Psychiatrists managing individuals with intractable aggressive behavior should consider requesting consultation for a PBS plan in the following circumstances:
Optimal doses of psychiatric medications, including a trial of clozapine, have not yielded much benefit.
Optimal doses of medications cannot be used because of significant or dangerous side effects that limit their use.
Pre-existing medical (physical health) conditions, such as poorly controlled diabetes mellitus or cardiac conduction defects, limit the use of psychotropic medications.
A concurrent intellectual disability leads to misinterpretation of cues that complicate a psychotic or severe mood disorder presentation.
Certain characterologic deficits (other than a sole antisocial personality disorder) drive aggressive behavior in an individual with otherwise stable or well-controlled severe mental illness.
There is a frequent necessity for restrictive measures (restraints or seclusion) to control behaviors of concern.
Of note, patients would have to be sufficiently alert to participate fully in the behavioral plans, an observation that calls for judicious use of medications to decrease drowsiness and sedation.
The effective implementation of a PBS plan in a forensic psychiatric hospital setting relies, to a large extent, on the endorsement of the treating attending psychiatrist. A supportive psychiatrist would motivate other members of the front-line staff to carry out the interventions as prescribed, particularly during off-shift hours when members of the professional staff are absent. A major challenge is the training of per diem or float staff members assigned to the unit for coverage. As difficult as it is to maintain the integrity of the plan on all shifts with regular staff, it is nearly impossible for a behavioral plan to be successful with frequent use of float staff who are unfamiliar with the patients or inexperienced with the nuances of the behavior plan. Therefore, ongoing training for new and float staff, which may include web-based programs, is essential to ensure the successful implementation of a plan.
Hospital clinical administration also plays an important role in efforts to use a PBS approach to reduce episodes of aggression and violence, as well as to minimize or eliminate (where possible) the associated use of restraints and seclusion.13,29,–,31 The development of a formal case conference review process (perhaps, through a case conference committee) can be helpful in determining when to recommend a PBS approach. The case conference should be conducted with the purpose of reviewing cases that reach specific thresholds set by the hospital for episodic severity of aggression and use of restraints and seclusion. An example of a hospital threshold for having a case conference could be more than 1 restraint episode in 30 days. The case conference committee should include the medical director of the hospital, a behavioral psychologist, and the heads of psychology, nursing, social work, and rehabilitation therapy. The attending psychiatrist and other members of the treatment team are invited to present the case and participate in the discussion. The committee then makes treatment recommendations to the treatment team, including, but not limited to recommending a PBS plan. The committee will continue to monitor and follow-up regularly on these cases by tracking data, modifying treatment recommendations, and inviting additional consultants as needed, for the most difficult cases.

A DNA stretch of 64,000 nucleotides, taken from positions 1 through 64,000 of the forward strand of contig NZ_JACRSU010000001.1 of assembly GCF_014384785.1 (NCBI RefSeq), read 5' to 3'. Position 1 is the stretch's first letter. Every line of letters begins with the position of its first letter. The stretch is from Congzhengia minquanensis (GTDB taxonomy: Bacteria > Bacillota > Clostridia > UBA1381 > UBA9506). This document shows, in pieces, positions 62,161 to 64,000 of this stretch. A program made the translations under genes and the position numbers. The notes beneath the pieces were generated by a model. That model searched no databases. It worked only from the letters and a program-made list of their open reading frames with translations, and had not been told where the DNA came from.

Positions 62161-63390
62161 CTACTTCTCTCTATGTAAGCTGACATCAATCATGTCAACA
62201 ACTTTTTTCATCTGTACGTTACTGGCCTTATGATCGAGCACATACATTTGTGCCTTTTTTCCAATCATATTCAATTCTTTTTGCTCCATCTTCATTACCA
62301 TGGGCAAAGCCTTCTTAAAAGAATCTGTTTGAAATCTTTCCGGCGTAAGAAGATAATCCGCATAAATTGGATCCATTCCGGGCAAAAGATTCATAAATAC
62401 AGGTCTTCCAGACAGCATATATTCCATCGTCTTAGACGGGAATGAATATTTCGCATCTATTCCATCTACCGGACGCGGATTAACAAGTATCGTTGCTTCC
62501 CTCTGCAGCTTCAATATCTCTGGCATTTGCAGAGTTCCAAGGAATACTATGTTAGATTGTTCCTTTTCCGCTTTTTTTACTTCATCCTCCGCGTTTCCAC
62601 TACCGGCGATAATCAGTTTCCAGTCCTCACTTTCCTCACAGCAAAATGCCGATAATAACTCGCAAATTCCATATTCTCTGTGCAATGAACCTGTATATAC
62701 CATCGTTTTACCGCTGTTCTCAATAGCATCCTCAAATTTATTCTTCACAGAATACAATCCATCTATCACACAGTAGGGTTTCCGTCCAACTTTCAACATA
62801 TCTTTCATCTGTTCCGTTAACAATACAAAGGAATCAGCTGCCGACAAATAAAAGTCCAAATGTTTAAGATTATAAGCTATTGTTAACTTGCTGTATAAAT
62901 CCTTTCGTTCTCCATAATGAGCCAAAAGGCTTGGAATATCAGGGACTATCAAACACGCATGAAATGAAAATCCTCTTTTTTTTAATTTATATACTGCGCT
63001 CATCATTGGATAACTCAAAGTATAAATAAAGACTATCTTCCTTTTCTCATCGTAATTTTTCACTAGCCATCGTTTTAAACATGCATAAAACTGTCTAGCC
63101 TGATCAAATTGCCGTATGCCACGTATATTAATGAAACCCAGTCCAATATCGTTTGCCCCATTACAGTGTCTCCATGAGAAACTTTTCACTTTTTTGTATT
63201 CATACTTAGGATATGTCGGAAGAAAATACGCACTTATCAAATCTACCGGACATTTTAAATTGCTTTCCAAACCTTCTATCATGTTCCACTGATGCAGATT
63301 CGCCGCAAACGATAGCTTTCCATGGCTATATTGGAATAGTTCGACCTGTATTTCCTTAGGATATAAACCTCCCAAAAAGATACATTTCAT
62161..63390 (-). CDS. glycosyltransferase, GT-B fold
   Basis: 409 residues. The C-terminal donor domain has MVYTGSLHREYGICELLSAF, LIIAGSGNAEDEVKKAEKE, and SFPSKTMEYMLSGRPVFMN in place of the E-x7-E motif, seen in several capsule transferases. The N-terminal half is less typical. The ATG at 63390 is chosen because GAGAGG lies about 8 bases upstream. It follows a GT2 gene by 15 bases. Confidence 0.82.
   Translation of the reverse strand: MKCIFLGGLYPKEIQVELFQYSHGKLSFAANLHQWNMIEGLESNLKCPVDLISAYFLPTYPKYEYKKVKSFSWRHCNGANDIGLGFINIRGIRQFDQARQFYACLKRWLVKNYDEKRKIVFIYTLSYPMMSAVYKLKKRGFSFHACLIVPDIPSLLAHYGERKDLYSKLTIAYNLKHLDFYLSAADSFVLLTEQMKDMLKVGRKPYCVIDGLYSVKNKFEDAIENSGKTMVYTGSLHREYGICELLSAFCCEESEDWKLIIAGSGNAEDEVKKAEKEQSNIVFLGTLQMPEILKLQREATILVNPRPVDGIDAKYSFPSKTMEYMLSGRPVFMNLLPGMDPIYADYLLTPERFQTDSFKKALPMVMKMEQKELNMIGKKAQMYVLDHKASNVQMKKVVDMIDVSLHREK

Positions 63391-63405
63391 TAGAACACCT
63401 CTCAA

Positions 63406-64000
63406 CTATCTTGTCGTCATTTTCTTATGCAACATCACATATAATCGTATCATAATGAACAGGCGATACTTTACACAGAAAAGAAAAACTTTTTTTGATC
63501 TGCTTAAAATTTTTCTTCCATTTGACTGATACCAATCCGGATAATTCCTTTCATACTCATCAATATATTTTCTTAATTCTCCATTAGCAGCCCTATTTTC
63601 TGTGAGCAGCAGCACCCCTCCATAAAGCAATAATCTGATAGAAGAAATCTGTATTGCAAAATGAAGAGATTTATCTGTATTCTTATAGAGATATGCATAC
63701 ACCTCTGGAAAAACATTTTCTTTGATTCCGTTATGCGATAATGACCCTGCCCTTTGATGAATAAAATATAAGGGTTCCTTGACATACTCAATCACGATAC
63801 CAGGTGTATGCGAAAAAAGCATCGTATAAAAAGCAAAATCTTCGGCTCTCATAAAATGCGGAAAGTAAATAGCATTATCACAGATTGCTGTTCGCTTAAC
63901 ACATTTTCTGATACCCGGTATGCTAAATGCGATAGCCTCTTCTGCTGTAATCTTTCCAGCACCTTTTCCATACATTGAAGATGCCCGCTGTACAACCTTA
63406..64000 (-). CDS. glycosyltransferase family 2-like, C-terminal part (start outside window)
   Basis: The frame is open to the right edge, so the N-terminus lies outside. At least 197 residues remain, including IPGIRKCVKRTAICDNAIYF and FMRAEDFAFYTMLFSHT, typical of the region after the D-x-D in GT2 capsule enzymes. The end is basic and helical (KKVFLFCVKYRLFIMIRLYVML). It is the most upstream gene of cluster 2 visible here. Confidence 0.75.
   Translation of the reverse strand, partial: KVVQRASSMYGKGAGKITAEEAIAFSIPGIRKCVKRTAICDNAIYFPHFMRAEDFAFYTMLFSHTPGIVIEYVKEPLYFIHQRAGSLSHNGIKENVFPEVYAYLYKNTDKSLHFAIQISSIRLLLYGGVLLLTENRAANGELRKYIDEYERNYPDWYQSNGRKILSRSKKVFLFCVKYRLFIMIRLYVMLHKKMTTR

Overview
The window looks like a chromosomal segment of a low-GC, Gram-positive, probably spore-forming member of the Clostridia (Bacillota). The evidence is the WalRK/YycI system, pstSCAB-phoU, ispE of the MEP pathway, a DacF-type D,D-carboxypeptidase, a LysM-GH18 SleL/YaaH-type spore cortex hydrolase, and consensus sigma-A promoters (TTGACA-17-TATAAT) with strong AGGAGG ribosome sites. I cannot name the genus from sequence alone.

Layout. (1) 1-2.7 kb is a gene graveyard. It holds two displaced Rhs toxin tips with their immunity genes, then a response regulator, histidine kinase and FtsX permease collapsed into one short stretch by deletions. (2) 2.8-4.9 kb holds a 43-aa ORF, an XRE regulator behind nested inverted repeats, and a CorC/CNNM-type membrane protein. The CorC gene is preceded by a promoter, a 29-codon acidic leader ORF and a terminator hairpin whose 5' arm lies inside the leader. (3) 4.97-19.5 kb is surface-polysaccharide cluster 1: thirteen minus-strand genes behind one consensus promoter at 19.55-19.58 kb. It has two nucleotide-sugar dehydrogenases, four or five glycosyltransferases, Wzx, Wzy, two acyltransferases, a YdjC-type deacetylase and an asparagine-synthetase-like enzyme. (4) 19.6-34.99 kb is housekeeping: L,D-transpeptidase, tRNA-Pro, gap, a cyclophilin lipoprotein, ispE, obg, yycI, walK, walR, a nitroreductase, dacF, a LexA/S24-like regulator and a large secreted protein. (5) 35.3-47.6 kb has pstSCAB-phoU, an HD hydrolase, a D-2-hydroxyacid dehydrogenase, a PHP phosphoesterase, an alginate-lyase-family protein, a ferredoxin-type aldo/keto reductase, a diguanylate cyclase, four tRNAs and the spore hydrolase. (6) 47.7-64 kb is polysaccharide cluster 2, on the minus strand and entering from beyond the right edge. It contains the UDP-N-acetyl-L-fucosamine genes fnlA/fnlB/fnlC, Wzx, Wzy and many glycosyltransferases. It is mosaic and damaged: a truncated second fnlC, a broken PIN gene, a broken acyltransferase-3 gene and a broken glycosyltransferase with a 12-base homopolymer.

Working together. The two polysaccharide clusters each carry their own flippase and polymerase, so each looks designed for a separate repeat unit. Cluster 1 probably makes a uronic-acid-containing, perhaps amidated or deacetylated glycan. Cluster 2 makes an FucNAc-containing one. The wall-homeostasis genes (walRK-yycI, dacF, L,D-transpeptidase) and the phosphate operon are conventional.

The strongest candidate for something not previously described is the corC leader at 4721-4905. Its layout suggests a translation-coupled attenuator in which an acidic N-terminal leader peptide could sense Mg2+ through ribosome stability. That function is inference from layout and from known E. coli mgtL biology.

Here are two composite case examples the demonstrate the types of clinical presentations commonly recognized by staff in forensic psychiatric hospital environments. They will be used to illustrate the effectiveness of PBS for managing challenging behaviors.
Case Example One
The patient had exhibited developmental delays, particularly with socialization, into his teenage years. His family of origin had been a significant source of distress for him because of paternal alcoholism and the associated feelings of abandonment and rejection.
The patient had history of psychotic disorder characterized by religious, grandiose, and persecutory delusions, as well as auditory hallucinations. He also had mood instability with marked episodes of mania and depression. He carried the diagnoses of schizoaffective disorder, bipolar-type, and substance use disorder (alcohol and cannabis). Over the years, he received adequate trials of combinations of antipsychotic medications (typical and atypical) and mood stabilizers, with minimal benefit. A trial of clozapine failed because of crippling side effects at high doses and poor response at tolerable doses.